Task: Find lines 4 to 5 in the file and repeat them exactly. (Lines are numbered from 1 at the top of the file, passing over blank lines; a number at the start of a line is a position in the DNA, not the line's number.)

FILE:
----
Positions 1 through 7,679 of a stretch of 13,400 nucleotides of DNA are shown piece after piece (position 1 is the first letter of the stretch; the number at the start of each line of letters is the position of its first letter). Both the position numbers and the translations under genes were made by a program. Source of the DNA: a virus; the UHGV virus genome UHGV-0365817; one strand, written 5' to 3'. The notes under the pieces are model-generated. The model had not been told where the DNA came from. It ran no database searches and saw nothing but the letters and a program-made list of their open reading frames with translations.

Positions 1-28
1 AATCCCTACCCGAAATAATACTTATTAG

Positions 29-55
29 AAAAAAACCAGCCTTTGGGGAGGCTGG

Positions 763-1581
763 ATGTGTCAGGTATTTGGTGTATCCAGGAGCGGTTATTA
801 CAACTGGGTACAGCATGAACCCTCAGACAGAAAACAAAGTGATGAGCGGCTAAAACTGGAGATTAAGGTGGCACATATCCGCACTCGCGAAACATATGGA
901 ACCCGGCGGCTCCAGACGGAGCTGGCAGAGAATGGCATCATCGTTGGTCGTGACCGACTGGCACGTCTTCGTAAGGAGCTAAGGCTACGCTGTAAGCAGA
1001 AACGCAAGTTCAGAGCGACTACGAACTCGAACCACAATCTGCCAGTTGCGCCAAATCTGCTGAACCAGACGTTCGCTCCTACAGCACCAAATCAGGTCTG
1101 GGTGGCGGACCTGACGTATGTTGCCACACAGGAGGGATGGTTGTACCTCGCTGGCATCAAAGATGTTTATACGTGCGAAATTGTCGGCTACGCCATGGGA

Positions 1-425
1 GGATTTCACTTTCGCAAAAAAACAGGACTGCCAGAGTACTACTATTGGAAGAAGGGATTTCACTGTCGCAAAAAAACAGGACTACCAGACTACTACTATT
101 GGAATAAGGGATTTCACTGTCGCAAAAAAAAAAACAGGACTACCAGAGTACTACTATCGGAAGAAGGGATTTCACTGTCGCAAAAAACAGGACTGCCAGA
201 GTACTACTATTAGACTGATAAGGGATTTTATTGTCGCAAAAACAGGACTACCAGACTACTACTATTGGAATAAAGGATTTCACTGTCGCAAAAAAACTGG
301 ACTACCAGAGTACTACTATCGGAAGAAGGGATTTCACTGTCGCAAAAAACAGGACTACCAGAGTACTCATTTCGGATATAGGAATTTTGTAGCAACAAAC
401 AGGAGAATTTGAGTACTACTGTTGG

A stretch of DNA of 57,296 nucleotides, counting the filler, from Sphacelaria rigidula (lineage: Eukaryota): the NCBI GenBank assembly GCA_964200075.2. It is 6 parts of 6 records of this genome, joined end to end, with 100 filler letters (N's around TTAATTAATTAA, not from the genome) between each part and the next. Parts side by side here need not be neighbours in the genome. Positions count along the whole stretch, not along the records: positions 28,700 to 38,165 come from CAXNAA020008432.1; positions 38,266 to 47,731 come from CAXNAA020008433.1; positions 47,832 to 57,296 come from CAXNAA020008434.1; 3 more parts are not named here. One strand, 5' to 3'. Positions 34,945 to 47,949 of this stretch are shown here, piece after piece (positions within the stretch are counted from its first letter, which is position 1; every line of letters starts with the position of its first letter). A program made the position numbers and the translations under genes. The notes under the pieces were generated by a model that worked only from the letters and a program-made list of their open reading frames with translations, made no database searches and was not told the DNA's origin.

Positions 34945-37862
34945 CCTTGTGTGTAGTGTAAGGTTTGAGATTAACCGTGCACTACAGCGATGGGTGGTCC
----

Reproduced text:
Positions 29-55
29 AAAAAAACCAGCCTTTGGGGAGGCTGG